Va. school apologizes for image depicting anti-Semitic stereotypes
Officials in Virginia’s largest school system have apologized for artwork from a high school student that depicted Jewish people with anti-Semitic stereotypes and was displayed at a local college.
The image was one of eight in a portfolio called ‘‘Racial Irony’’ that won a regional art award. The series was intended to convey a message that the ‘‘exaggeration of stereotypes spreads ignorance,’’ according to Fairfax County Public Schools.
But the work from a South County High School student sparked criticism from some members of the Jewish community, who said the art perpetuated anti-Semitic imagery.
The image, shown as part of an exhibition from Feb. 15 to March 14 at Northern Virginia Community College’s Annandale campus, depicts a man with a hooked nose carrying a bag of money. The caption reads, in capital letters, ‘‘No Jew in the world understands the importance of money,’’ according to a photo of the image circulated by the Suburban Virginia Republican Coalition, a political action committee that also criticized the image.
Schools Superintendent Scott Brabrand apologized on March 28 in a letter to the community and said the student did not intend to offend anyone.
‘‘I want to extend an apology to you. . . . I understand how, out of context, this piece of art was offensive to you in that it appears to portray Jewish individuals in a negative light,’’ Brabrand said. ‘‘It is my understanding that it was not the intent of the artist to offend anyone.’’
In his letter, Brabrand said the student had written an ‘‘artist statement’’ explaining that the work was meant to illustrate ‘‘the effects of stereotypes and why it’s important to see the tragedy in it.’’ But that explanation was not included in the exhibition.
Brabrand said the school system will reassess its process for submitting artwork to the regional Scholastic Art & Writing Awards, in which the student competed. Judges awarded the student a ‘‘silver key,’’ and the student was allowed to choose one piece of art to display in the exhibit. The student chose the piece about Jewish people.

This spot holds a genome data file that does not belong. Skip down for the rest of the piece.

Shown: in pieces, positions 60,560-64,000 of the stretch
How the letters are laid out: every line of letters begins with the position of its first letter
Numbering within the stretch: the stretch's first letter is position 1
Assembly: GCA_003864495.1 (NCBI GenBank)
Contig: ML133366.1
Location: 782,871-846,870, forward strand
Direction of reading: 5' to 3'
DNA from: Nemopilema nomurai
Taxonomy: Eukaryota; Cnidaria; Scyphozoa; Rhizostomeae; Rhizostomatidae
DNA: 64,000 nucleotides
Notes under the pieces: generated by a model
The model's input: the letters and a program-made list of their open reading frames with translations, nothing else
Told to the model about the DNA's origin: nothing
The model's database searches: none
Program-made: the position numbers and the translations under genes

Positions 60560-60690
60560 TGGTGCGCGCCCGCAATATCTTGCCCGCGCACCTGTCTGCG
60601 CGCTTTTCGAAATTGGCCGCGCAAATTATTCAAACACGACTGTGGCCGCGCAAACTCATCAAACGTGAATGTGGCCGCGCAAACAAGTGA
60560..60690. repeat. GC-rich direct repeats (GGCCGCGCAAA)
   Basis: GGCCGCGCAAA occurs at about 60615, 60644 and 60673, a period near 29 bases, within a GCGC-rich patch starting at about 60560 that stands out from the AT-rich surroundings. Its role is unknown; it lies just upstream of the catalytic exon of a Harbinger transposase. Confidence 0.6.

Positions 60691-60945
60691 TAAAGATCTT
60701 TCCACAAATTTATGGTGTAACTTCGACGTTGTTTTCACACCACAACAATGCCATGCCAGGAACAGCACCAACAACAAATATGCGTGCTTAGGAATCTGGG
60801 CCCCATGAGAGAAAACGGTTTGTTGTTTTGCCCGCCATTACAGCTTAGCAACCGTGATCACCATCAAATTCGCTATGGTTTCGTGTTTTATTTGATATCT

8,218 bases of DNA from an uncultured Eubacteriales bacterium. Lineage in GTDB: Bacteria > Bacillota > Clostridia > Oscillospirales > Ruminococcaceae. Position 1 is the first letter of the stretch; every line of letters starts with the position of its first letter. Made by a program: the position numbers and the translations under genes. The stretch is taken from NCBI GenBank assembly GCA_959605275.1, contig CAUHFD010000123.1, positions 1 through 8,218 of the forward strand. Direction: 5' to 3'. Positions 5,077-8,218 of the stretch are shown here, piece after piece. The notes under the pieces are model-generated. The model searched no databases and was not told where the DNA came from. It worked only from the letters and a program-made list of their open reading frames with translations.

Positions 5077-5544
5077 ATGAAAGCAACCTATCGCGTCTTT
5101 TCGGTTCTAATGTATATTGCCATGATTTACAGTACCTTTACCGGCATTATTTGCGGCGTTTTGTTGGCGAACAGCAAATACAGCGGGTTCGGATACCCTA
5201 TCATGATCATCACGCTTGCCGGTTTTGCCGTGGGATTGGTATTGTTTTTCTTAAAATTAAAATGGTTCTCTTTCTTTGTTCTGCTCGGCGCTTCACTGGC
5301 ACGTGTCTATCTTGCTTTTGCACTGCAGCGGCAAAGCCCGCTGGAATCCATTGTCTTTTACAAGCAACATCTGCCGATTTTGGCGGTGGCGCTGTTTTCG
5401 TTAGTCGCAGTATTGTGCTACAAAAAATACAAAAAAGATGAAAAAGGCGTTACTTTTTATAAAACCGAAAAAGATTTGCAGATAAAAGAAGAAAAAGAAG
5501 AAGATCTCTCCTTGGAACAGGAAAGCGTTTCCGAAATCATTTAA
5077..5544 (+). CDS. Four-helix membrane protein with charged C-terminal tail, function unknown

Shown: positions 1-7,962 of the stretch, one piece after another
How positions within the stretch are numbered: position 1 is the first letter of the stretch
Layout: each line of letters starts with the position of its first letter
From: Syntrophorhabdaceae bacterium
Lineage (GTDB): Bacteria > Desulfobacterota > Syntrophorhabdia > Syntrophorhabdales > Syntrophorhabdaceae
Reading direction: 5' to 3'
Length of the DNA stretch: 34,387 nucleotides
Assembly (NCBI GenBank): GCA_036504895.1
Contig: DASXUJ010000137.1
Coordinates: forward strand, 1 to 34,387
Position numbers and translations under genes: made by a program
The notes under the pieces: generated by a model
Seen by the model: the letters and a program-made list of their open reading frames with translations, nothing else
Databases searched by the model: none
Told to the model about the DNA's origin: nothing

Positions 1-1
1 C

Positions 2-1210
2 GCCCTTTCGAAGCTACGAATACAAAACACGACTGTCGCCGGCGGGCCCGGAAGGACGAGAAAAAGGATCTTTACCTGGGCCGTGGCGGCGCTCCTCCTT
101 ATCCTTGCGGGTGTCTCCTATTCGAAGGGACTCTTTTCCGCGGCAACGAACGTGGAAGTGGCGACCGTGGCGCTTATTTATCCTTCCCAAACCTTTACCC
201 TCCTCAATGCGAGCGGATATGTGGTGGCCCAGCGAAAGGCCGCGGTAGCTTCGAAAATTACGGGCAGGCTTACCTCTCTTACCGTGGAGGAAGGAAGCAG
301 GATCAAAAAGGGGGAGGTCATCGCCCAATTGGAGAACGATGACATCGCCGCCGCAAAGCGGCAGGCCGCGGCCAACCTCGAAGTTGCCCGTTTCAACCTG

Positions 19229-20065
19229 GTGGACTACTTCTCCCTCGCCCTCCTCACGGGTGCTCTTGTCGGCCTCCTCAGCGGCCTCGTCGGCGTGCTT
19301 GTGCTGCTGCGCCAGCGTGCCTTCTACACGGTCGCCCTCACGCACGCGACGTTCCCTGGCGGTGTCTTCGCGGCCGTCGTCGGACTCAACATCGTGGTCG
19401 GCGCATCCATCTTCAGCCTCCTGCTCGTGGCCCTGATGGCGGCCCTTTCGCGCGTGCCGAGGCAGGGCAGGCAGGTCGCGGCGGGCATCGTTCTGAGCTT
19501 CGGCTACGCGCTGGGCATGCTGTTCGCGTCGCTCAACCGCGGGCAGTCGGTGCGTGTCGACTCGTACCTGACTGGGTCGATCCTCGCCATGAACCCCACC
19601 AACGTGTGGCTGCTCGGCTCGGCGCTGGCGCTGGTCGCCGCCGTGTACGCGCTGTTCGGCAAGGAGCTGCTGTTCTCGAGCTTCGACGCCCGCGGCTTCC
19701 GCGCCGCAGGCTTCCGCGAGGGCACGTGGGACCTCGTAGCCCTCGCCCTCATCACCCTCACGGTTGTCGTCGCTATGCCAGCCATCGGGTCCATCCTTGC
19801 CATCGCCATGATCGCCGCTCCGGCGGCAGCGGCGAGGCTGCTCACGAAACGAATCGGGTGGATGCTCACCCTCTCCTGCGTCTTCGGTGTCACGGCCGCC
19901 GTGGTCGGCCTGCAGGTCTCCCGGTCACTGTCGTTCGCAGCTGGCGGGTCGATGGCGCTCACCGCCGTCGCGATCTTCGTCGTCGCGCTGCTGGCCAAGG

Fairfax public school students submitted more than 3,500 entries to the contest. Students who receive the highest accolade in the regional competition, a ‘‘gold key,’’ are judged against winners from across the country.
The Jewish Community Relations Council of Greater Washington commended Brabrand’s response on its Facebook page and said the incident provided a ‘‘valuable teaching moment.’’
Rabbi Shmuel Herzfeld of Ohev Sholom synagogue said he was pleased by Brabrand’s response but said the art should not have been displayed. The episode, he said, raised valuable questions about how students should express sympathy for victims of anti-Semitism.
‘‘We have to be really careful when we’re using satire,’’ Herzfeld said. ‘‘Everyone’s intent here was good, but there’s a sensitive conversation to be had.’’
The Suburban Virginia Republican Coalition condemned the art in a news release. Mike Ginsberg, a founder of the group, said he appreciated the school system’s response but remained troubled by a message the student’s teacher sent a community member who expressed concern with the work.
The community member, who did not want to be identified, wrote in an e-mail to the student’s teacher at South County High that the artwork was an ‘‘example of bigotry and anti-Semitism.’’
The teacher declined to comment through the high school’s principal but did not dispute the authenticity of the e-mail.
In that e-mail, the teacher, referring to the student artist, said, ‘‘She is pointing out how racism and ugliness is now NORMALIZED by our current president who intends to divide our nation for his own personal gain. Instead of jumping to conclusions and assuming the worst, take a breath. Instead of vilifying me and a 17-year-old student, look at your president who is in ‘your own back yard.’ ”
The teacher, Ginsberg said, was ‘‘rude and condescending.’’
‘‘I would hope that the school system would rein in that ideology,’’ he said.